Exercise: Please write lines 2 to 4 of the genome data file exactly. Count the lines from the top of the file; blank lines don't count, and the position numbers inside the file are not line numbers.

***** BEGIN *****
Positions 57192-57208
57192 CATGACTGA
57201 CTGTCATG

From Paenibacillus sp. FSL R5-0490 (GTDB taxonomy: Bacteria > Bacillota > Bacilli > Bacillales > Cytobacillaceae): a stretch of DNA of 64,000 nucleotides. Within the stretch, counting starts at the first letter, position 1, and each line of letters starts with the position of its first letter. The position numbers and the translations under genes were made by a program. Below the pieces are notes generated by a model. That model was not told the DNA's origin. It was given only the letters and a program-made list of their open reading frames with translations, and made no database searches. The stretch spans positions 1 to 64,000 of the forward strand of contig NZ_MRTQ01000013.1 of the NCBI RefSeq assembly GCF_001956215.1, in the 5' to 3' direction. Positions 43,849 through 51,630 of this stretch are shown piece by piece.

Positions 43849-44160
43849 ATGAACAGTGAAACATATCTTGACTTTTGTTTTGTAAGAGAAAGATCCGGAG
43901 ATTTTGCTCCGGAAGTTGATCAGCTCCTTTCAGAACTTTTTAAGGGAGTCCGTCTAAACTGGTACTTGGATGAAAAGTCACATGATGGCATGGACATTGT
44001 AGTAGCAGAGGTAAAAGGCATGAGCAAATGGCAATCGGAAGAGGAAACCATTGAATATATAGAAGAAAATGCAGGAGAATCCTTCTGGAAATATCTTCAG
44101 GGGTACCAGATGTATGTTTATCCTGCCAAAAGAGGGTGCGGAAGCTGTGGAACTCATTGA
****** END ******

57192 CATGACTGA
57201 CTGTCATG

From Paenibacillus sp. FSL R5-0490 (GTDB taxonomy: Bacteria > Bacillota > Bacilli > Bacillales > Cytobacillaceae): a stretch of DNA of 64,000 nucleotides. Within the stretch, counting starts at the first letter, position 1, and each line of letters starts with the position of its first letter. The position numbers and the translations under genes were made by a program. Below the pieces are notes generated by a model. That model was not told the DNA's origin. It was given only the letters and a program-made list of their open reading frames with translations, and made no database searches. The stretch spans positions 1 to 64,000 of the forward strand of contig NZ_MRTQ01000013.1 of the NCBI RefSeq assembly GCF_001956215.1, in the 5' to 3' direction. Positions 43,849 through 51,630 of this stretch are shown piece by piece.